# Thread: Divison of planes by n lines [Proof by induction]

1. ## Divison of planes by n lines [Proof by induction]

Hi. Im a freshman student.

This question taken from the book by Matoussek and Nestril.

The statement goes:

Let us draw n lines in the plane in such a way that no two are parallel and no three intersect in a common point. Prove that the plane is divided into exactly n(n+1)/2 +1 parts by the lines
Can someone please hint me as to how to adress this problem. Answers would be appreciated too but use spoiler tags or different font color so that I may read it after a few attempts by myself.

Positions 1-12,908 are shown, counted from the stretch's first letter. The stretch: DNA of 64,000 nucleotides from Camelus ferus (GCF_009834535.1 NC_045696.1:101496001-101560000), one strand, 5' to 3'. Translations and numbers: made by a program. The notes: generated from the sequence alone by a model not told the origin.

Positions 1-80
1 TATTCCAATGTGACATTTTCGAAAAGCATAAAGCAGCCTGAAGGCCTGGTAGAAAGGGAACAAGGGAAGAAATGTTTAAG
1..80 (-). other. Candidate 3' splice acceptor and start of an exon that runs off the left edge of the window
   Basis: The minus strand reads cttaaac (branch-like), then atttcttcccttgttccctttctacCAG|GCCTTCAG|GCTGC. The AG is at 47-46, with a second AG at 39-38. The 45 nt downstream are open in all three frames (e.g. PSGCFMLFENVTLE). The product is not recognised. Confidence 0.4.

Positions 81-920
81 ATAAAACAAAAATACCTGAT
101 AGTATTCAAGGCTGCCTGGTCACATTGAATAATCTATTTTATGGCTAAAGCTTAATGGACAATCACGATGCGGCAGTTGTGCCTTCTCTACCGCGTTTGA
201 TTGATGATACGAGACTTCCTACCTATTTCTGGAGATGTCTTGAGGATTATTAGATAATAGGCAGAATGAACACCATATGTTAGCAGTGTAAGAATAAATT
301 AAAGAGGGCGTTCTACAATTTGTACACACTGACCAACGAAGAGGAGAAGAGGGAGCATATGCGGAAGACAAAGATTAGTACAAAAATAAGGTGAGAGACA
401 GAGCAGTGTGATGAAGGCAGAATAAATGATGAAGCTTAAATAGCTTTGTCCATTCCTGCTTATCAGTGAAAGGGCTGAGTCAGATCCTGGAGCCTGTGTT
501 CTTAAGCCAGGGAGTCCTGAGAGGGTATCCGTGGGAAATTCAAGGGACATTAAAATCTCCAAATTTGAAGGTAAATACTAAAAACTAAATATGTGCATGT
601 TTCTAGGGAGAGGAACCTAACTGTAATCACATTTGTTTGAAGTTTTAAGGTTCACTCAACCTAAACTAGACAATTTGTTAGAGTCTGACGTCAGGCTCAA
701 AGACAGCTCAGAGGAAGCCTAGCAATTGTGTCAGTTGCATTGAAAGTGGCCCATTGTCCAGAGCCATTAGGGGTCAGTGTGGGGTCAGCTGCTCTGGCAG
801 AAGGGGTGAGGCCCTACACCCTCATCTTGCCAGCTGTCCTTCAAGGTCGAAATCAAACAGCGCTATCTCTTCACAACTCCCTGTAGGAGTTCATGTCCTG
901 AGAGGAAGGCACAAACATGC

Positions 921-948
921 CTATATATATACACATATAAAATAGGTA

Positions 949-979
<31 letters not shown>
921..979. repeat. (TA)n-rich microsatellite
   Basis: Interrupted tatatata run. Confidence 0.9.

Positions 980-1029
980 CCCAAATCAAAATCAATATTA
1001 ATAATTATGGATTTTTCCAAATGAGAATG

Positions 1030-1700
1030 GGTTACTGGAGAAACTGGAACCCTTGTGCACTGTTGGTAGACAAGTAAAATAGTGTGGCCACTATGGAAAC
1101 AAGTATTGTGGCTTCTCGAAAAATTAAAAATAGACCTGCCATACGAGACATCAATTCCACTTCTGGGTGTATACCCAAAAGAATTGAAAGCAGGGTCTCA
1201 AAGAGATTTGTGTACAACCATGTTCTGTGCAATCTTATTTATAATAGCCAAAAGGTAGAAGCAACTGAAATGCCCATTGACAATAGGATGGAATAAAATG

The only conclusion I have drawn is that the addition of an extra line to a plane containing n lines splits (n+1) regions into two parts.

For example :

# One line on a plane:
Two parts

# Add the (n+1)-th line ( i.e, now there are two lines):
n+1 planes split (i.e, 1+1=2, 2 planes split to form total 4 planes)

#so on...

now what?

Similarly, consider n planes in the 3-dimensional space in general position (no two are parallel, any three have exactly one point in common, and no four have a common point). What is the number of regions into which these planes partition the space?
Havnt really reached this part.

2. u r almost done
for the basis, it is 1 region for 0 lines
for inductive step,
every k th line adds k regions to the sum.
thus we have 1+ sigma(k) regions for k lines

3. Originally Posted by integerfan
u r almost done
for the basis, it is 1 region for 0 lines
for inductive step,
every k th line adds k regions to the sum.
thus we have 1+ sigma(k) regions for k lines